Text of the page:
United States: Court upholds $ 4.26 million jury prize for “self-published defamation”
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Tilkey v. Allstate Ins. Co., 2020 WL 6268474 (Cal. Ct. App. 2020)
Allstate fired Michael Tilkey, a 30-year-old employee who sold life insurance, after Tilkey was arrested in Arizona over a family dispute with his girlfriend; he was arrested for “degradation of criminal damage, possession or use of drug paraphernalia and disorderly conduct, disruptive behavior”. Charges of domestic violence were joined to the charges of criminal damage and disorderly conduct. Following an investigation, Allstate terminated Tilkey’s employment for “engaging in threatening behavior and / or acts of physical violence or violence against any person, whether or not employed by Allstate ”. Tilkey sued Allstate for wrongful termination, violation of Cal. Laboratory. Code § 432.7 (which prohibits an employer from considering as a factor in employment decisions “any record of arrest … which has not resulted in a conviction”) and forced and self-published defamation.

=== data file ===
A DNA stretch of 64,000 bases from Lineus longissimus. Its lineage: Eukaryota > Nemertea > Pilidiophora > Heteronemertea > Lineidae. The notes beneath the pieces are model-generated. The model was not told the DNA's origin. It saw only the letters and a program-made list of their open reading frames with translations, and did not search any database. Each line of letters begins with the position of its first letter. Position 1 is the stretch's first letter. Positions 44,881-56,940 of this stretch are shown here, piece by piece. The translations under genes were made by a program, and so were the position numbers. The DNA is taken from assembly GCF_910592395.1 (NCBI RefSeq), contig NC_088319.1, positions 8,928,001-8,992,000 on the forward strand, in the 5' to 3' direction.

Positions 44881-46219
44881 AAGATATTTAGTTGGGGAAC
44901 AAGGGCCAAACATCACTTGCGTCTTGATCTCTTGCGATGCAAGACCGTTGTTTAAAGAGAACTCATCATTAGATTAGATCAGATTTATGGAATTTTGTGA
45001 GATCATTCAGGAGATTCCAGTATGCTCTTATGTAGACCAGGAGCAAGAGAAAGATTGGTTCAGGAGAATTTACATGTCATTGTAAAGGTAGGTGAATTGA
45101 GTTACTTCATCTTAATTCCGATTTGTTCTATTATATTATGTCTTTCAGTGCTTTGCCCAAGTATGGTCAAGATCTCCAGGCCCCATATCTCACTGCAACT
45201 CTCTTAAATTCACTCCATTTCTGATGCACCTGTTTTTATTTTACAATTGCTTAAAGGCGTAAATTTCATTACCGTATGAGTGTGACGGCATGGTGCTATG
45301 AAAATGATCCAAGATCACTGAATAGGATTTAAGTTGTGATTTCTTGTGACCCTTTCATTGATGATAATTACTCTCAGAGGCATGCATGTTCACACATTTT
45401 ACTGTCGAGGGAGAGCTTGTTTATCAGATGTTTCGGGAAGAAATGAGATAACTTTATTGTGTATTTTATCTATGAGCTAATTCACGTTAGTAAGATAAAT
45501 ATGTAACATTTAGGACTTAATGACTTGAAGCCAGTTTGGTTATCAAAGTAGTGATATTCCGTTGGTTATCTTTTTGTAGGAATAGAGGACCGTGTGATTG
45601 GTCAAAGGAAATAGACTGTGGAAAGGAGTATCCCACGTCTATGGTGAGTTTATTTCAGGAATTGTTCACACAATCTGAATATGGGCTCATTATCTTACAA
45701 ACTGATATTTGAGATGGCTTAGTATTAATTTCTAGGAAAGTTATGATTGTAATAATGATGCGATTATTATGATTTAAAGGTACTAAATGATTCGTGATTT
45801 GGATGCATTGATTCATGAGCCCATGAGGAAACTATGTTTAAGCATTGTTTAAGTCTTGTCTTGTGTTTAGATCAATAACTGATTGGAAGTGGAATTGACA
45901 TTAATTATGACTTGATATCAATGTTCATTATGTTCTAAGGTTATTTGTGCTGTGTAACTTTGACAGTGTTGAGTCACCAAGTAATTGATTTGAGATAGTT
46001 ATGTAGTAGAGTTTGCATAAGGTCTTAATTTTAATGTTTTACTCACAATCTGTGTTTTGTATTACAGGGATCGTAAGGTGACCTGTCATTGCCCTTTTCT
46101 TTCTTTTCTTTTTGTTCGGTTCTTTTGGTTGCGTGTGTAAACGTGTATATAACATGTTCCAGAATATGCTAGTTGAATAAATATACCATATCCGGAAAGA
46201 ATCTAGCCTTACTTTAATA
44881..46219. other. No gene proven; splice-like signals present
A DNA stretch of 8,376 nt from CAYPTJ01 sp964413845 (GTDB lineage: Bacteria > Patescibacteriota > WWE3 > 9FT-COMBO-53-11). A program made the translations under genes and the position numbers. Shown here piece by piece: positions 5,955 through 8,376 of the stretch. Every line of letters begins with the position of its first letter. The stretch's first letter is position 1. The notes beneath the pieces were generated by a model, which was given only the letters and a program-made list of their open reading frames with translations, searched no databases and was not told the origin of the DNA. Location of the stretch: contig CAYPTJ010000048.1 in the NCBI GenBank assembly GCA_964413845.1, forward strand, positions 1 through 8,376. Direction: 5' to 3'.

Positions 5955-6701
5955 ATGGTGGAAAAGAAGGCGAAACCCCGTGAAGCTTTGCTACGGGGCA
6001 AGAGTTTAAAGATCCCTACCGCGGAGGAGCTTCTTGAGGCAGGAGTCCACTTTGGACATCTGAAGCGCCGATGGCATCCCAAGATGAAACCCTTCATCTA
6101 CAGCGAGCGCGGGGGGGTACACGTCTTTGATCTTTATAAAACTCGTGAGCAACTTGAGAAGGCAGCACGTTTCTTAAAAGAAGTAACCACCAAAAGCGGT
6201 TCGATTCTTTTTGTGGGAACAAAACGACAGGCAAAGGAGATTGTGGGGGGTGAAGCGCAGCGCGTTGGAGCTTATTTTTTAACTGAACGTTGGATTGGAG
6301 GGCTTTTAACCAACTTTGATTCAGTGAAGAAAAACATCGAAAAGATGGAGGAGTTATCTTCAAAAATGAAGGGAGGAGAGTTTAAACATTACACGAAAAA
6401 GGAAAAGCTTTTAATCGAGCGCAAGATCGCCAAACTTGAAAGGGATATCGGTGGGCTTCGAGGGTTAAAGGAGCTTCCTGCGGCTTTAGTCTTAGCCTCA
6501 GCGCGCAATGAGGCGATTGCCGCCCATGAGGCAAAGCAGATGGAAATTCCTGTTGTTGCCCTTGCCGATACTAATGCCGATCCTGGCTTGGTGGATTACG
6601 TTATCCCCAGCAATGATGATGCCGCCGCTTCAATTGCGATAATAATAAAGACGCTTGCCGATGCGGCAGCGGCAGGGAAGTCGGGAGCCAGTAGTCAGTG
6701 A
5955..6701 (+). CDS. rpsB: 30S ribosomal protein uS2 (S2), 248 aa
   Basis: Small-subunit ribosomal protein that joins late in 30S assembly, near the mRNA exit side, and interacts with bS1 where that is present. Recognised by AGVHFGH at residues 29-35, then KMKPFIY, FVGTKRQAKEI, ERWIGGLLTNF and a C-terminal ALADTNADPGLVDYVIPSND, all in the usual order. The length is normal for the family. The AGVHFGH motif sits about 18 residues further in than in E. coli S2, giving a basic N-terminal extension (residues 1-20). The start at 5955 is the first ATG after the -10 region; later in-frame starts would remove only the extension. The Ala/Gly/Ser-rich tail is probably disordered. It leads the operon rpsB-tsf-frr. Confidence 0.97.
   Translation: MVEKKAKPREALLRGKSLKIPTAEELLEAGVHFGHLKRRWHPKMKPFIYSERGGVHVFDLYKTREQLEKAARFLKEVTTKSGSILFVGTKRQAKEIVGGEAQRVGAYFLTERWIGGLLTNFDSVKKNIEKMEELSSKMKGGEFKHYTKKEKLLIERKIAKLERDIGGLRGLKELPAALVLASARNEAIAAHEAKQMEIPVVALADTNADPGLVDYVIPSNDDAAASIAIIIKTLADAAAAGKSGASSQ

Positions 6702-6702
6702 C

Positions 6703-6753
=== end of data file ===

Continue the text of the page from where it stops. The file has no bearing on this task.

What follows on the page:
The jury awarded Tilkey $ 2.7 million in compensatory damages and $ 16 million in punitive damages. The Court of Appeal reversed in part, finding that Allstate did not violate Section 432.7 because Tilkey had appeared in Arizona court and pleaded guilty, which constituted a “conviction” within the meaning of the law. . The court upheld the jury’s verdict on the libel action, finding that Tilkey had been forced to “publish himself” a statement about him which was not substantially true after Allstate provided a written explanation of termination on a U-5 form at FINRA. Finally, the court reduced the punitive damages to $ 2.55 million (1.5 times the compensatory damages of $ 1.7 million for defamation). See also Garcia-Brower v. Premier Auto. California Imports, LLC, 55 cal. App. 5e 961 (2020) (employer may have violated section 432.7 for firing an employee who did not disclose a rejected conviction for theft).
Court upholds $ 4.26 million jury prize for “self-published defamation”
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